Op-Ed Shows How Scientific Community Has Failed on Guns

AP Photo/Carlos Osorio

The purpose of science is to allow us to understand things better. We understand the world through study and experimentation. We do the same when we want to understand people, at least as best as we can.


Experimenting on people is tricky.

On the subject of guns, experimentation isn’t a great idea, admittedly. However, study could well be useful.

The problem is that the scientific community has continually and consistently failed us on the subject of guns, gun rights, and gun control.

Well, more specifically, that’s one problem.

The other is that a lot of people like to try and come off as experts because they believe what they’re told and don’t know how to evaluate the information themselves.

Take a recent op-ed seeking to debunk the claim that gun control doesn’t work.

In his Dec. 22 letter, ‘The fallacy of gun control,” William Aherin repeats without qualification certain assertions he made in a similar letter in June 2022 — namely, that gun control “doesn’t work.” As in the previous letter, the writer does not actually present evidence to this effect.

Indeed, this is because he cannot: the available evidence conclusively demonstrates the opposite, namely, that gun control measures reduce gun violence and save lives. An overview of the data showing how gun regulations reduce gun violence can be found in the May 26, 2022 issue of Scientific American (www.scientificamerican.com/article/the-science-is-clear-gun-control-saves-lives/).


First, that link leads you not to a study about guns or gun regulations, but to an editorial. That isn’t a study, that’s an opinion piece shaped in part by the studies presented in Scientific American.

Yeah, where has that publication been mentioned before here at Bearing Arms? Oh, yeah. A couple of places.

Now, the editorial above does link to some studies, but let’s think for a moment. Who typically decides what gets published at a publication. That would be the editor. This is the same editor who is citing anti-guns studies that seemingly share his view on guns, that they’re bad and we need more gun control.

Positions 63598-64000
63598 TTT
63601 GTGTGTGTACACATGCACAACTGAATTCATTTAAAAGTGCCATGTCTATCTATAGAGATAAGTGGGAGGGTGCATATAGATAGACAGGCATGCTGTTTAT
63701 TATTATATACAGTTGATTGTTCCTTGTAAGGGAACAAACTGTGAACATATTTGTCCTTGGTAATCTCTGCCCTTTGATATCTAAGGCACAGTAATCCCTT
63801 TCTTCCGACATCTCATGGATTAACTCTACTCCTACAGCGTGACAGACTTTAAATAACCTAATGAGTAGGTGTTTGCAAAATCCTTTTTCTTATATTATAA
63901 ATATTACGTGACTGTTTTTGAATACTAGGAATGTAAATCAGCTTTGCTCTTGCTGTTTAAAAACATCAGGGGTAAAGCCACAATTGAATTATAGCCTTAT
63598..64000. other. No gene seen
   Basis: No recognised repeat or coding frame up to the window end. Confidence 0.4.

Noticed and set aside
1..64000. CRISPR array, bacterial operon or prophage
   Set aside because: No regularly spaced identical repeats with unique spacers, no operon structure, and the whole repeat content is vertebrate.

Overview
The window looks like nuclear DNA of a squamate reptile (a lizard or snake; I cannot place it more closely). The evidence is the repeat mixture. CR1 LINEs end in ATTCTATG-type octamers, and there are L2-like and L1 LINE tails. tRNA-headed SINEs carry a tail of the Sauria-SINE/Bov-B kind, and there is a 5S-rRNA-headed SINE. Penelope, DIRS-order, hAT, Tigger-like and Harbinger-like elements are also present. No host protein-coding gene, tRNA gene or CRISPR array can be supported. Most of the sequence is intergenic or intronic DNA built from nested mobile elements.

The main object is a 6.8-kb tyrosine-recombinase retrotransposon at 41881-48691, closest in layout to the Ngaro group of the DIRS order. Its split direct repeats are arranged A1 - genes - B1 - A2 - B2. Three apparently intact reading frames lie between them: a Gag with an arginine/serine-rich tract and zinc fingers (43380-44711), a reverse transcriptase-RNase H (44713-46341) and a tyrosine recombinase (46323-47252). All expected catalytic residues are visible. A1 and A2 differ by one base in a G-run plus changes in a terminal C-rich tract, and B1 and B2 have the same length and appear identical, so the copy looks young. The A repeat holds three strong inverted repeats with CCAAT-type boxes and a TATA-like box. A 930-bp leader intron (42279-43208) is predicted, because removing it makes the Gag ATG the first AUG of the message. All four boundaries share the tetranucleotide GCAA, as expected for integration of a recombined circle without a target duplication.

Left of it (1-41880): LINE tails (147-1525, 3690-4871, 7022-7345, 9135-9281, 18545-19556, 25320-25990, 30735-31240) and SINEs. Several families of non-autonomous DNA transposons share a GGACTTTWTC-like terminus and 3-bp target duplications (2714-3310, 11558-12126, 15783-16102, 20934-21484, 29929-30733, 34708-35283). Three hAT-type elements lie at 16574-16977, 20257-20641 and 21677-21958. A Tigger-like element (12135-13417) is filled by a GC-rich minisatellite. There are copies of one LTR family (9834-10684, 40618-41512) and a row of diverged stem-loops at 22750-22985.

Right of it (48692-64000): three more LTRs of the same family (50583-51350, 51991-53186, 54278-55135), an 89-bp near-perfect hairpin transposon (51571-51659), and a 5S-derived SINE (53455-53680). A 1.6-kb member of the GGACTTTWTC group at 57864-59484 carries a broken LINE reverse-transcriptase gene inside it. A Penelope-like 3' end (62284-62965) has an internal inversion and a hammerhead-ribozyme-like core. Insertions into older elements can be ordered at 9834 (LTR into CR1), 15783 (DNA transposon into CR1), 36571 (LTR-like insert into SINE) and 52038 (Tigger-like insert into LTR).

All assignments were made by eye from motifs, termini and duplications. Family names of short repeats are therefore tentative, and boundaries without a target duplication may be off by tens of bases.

Maybe it’s just me, but that might not be the dunk the author imagined.

But here are some of the other sources for reputable evidence to support implementing common-sense gun controls. A 2016 meta-study published in the journal Epidemiologic Reviews conglomerated evidence from 130 studies comparing 10 countries to show that implementing restrictions on gun purchasing and ownership tends to be followed by a drop in gun violence. Countries that have gun restrictions have far fewer incidents of gun violence than the United States, including our peer countries.


There’s no link to the meta-analysis the author tries to cite, so we can’t really evaluate that definitively. However, we need to understand the principle of “garbage in, garbage out.”

First, most gun control studies are worthless. There’s a lot of evidence of pronounced bias in these studies, which should raise questions.

Yet I’m sure people like the author would ask why there aren’t a bunch of pro-gun studies to counter this. After all, if we’re right, there should be evidence.

Except, we also know that researchers will self-censor by not trying to publish research that doesn’t fit political narratives.

Going back to Scientific American, for a second, do you think that a study that found constitutional carry was linked to a reduction in violent crime would get a fair shake? I mean, it’s possible, but we already know where the publication stands on the issue of guns.

If you were a researcher, you might not even bother trying to publish such a study. We know this definitively.

Moving on.

A clear data visualization showing how our country is an outlier in the world when it comes to gun violence can be found at www.healthdata.org/acting-data/gun-violence-united-states-outlier.


And in many of those cases, we also have more non-gun homicides than they have in total.

What we’ve seen here is someone who cites studies without understanding them. The scientific community has never really sought to educate people in how to evaluate “science” in general, particularly on a topic like guns.

Here we have someone pontificating on a subject, trying to cite “science” to bolster his position, all without understanding the limits of literally anything he’s claiming as evidence of his position.

Not only do we not have a fair and impartial effort to research the issue, we have a scientific community that has failed society as a whole on just helping them understand science.

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